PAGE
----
At the #misec meeting I attended in mid April there was a panel on building a infosec community… so I’m borrowing their title for a post and giving my two cents in order to spread the topic!
I won’t give a huge synopsis of who said what like I did in my last post about a #misec panel. Instead, please watch #misec’s video on youtube if you’re interested in what was shared.
There were two general categories of discussion at the panel; meetups like #misec or BurbSec, and conferences like Converge or Thotcon. Your community is probably a collection of both. For instance, #misec was born from Bsides Detroit members who wanted more and created monthly meetings to have a smaller (more frequent) version of a Bsides conference. Two aspects are required to start or build a community; networking and attendance.
In order to have a community, people need to attend and contribute. In order for people to know where to show up, there needs to be some kind of networking and outreach. “Grabbing people” is a good way to start a meetup. Find people at a conference, ask around, and tweet to see what the interest is. Welcome everyone and follow up with people and the rest will fall into place. A conference works in the same way as there is a dependency on people. Volunteering, speaking, and attending is the core of networking.
Meeting people and networking is a two way street. You get chances to volunteer at conferences, speak out about your interests and get feedback from others in the industry, and there are usually job offers and professional networking involved as well. Even if you’re an introvert and it’s stressful, making a name for yourself and showing people what you’re made of is huge in this industry and there’s a lot of great connections to be made through these communities.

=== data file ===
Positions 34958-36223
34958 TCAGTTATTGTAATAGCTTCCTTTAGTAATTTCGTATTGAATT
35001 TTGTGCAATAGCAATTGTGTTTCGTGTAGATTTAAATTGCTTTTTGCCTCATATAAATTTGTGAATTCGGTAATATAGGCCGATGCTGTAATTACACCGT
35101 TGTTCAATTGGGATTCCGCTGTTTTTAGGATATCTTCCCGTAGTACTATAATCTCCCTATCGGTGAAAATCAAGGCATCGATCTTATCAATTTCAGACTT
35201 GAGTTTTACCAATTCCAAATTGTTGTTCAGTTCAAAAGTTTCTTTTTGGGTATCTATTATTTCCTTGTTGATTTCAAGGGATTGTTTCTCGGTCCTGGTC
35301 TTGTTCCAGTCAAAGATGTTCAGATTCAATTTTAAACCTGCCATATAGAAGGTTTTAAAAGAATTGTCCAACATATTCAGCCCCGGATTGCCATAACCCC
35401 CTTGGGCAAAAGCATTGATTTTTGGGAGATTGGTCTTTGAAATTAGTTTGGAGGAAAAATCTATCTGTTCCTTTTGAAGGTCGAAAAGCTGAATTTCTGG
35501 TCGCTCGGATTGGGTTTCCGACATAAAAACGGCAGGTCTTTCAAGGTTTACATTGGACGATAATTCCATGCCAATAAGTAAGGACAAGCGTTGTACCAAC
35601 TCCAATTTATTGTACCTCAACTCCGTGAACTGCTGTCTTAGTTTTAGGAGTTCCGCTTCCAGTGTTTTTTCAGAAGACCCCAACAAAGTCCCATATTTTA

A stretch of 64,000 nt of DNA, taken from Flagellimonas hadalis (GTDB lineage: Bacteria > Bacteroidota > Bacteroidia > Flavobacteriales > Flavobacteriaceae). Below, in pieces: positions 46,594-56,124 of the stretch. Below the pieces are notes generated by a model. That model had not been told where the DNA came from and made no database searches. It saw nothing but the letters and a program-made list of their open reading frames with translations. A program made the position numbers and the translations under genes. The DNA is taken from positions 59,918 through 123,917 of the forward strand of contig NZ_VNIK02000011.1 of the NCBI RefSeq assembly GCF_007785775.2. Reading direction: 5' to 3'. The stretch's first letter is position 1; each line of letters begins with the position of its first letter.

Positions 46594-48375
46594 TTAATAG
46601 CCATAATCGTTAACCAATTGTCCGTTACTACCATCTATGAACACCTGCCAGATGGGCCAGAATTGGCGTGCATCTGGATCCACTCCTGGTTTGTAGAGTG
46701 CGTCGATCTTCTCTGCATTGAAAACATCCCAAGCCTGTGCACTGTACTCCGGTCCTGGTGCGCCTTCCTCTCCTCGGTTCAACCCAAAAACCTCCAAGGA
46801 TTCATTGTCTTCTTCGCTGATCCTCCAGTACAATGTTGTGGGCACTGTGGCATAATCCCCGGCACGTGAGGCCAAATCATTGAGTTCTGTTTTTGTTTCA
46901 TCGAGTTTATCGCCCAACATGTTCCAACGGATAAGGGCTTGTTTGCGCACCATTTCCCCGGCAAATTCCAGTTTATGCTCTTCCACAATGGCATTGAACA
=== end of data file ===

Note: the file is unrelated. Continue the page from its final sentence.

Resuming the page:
Be involved. It keeps you busy. There are many ways to grow, whether through volunteering at a conference or stumbling through your first talk at a meeting. Being able to inspire others and help them grow is also an awesome part of being in a infosec community. A community is nothing without people, and you are one of those people.
To keep it short and sweet, try to use the following checklist:
- Go to conferences
- Volunteer if it’s too expensive
- Volunteer if it’s local and you want to contribute
- Respond to the CFP or call for papers if you have something fun to share
- Join twitter and ask for help
- Find the closest city meeting and go
- Start your own if the closest isn’t close enough
- Wash, rinse, and repeat
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